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The Police Federation faced a profound crisis in trust among its members, political stakeholders and the public. It decided to start by asking the RSA to lead an independent review. The aim of the review was to develop a set of clear recommendations that would harness the strong support for change, both within the Federation and externally, and make the Police Federation once again the trusted voice of front-line officers.

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In 2013, it became clear that the Police Federation was an institution at breaking point. A series of confrontations with the government left the organisation in turmoil and under threat. The lack of confidence in the Federation was damaging not only to its relationship with the public and political decision-makers, but was also affecting its own members. A survey by Ipsos MORI of some 12,500 police officers found that 64 percent of members were dissatisfied with the Federation's overall performance.

A wide range of people contributed to the independent review, including Police Federation staff, members and representatives, and stakeholders from across the policing world and beyond.

The Independent Review Panel drew on this wealth of information to produce a final report that set out the case for fundamental reform of the Federation’s culture, behaviours, structures and organisation.

The final report contains 36 recommendations aimed at creating a Police Federation that can act as a credible voice for rank and file police officers and genuinely serve the public good as well as its members’ interests. It provides a pathway to finding more constructive ways for the Federation to influence public policy on crime and policing, and to develop organisational democracy and effective decision-making through genuine ownership of the organisation by police officers and effective communication between members and the Federation at all levels.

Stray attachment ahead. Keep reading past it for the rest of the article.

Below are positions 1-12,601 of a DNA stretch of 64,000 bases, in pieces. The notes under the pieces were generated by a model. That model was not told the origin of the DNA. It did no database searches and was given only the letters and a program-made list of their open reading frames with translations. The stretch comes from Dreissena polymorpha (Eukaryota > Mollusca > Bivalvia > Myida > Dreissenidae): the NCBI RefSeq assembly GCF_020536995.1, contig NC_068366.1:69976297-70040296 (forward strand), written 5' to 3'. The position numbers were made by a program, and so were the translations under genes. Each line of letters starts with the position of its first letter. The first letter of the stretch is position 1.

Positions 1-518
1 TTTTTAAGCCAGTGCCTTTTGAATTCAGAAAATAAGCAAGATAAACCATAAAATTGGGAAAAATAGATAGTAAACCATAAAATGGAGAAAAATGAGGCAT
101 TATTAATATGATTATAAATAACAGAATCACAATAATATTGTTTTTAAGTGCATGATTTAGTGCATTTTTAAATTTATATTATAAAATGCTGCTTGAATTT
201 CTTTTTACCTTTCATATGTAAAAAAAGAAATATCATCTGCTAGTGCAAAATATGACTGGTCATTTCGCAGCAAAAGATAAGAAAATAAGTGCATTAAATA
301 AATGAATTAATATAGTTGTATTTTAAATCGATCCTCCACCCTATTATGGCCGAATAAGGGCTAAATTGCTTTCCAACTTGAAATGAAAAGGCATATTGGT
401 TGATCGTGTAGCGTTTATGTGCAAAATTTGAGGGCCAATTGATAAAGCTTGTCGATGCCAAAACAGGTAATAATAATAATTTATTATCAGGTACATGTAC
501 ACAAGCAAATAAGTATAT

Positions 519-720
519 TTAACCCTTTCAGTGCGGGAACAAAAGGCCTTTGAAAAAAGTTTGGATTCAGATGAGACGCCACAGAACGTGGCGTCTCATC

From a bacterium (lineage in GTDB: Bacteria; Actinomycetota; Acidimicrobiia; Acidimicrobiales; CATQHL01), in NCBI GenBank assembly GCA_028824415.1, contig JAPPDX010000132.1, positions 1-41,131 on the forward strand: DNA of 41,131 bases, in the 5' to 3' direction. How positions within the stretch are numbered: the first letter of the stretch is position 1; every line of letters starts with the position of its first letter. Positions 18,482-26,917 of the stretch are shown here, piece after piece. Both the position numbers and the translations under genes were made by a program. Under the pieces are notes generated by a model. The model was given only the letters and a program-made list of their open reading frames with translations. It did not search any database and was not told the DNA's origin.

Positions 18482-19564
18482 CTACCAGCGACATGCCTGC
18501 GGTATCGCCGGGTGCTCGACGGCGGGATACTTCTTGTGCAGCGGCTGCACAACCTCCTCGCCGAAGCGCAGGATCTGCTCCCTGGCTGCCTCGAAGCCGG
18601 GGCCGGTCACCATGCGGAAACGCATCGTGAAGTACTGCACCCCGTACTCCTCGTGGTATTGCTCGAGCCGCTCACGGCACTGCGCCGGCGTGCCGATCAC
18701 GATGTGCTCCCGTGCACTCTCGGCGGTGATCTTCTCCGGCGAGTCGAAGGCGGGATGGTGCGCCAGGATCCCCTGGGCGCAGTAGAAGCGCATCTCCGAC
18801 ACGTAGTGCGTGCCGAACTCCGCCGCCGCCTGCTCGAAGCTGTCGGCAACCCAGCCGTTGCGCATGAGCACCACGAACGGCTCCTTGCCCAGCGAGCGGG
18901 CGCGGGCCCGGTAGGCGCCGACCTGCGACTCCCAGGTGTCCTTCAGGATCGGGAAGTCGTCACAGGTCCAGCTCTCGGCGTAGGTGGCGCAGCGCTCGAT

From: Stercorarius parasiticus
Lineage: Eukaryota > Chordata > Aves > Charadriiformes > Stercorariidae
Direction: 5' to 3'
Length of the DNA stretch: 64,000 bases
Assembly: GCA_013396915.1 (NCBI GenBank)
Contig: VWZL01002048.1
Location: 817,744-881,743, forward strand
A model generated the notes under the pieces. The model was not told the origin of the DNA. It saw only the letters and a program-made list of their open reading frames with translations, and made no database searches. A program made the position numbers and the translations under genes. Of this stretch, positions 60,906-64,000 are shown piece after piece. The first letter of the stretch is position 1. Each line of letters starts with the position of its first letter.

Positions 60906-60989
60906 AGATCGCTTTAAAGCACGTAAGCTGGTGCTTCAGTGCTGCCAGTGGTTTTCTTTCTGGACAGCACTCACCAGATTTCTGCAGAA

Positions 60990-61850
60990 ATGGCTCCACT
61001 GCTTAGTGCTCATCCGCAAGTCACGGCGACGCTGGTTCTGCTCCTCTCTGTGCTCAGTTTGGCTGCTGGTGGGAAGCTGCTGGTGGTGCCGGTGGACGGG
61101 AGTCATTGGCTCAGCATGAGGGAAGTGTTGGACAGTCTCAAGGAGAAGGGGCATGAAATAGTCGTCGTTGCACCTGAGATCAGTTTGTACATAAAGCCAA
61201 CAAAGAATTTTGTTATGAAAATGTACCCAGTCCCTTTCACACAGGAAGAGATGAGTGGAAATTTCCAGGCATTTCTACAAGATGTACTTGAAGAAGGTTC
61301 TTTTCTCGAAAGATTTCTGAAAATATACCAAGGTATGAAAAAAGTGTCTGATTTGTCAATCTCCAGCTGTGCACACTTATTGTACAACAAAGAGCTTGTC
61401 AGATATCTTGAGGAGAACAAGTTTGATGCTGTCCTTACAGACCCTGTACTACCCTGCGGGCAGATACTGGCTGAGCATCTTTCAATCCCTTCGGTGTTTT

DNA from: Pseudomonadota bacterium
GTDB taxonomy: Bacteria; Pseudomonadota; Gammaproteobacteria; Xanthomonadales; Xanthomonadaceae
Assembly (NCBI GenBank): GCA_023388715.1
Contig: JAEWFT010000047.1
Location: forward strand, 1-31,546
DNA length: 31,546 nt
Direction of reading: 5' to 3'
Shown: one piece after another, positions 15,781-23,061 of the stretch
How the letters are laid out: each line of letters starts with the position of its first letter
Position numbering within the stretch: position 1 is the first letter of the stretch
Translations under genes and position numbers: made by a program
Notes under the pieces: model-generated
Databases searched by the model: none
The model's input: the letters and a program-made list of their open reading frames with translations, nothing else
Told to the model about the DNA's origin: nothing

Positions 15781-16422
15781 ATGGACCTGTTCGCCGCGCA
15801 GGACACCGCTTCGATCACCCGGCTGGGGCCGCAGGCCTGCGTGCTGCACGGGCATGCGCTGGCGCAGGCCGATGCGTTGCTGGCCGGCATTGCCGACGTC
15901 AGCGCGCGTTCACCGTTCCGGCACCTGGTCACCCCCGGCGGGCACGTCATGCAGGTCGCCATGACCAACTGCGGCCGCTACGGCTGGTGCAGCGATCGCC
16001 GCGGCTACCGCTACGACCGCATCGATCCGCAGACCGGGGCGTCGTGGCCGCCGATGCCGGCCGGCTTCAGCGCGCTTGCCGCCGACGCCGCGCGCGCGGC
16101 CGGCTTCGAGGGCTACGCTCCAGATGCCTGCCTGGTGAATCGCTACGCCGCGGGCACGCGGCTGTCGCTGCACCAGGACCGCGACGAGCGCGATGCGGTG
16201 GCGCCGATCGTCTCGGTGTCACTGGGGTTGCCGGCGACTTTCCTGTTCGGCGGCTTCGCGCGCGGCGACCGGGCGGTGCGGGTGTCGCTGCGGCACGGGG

Key recommendations include:

  • Creating a new ethics, standards and performance process for Police Federation representatives;

  • Publishing all Police Federation accounts and the expenses and hospitality received by individual officers;

  • Setting up a new independent reference group to evaluate how the Federation is meeting its public interest obligations;

  • Streamlining and professionalising Federation representative structures;

  • Abolishing separate committees for each rank;

  • Ensuring more accountability to members, including the direct election of the National Chair; and

  • Reducing member subscriptions by an initial 25 percent for at least a year. 

The final report was widely endorsed, including by the Home Office, the Home Affairs Select Committee. In May 2014, the Police Federation annual conference accepted all its 36 recommendations.


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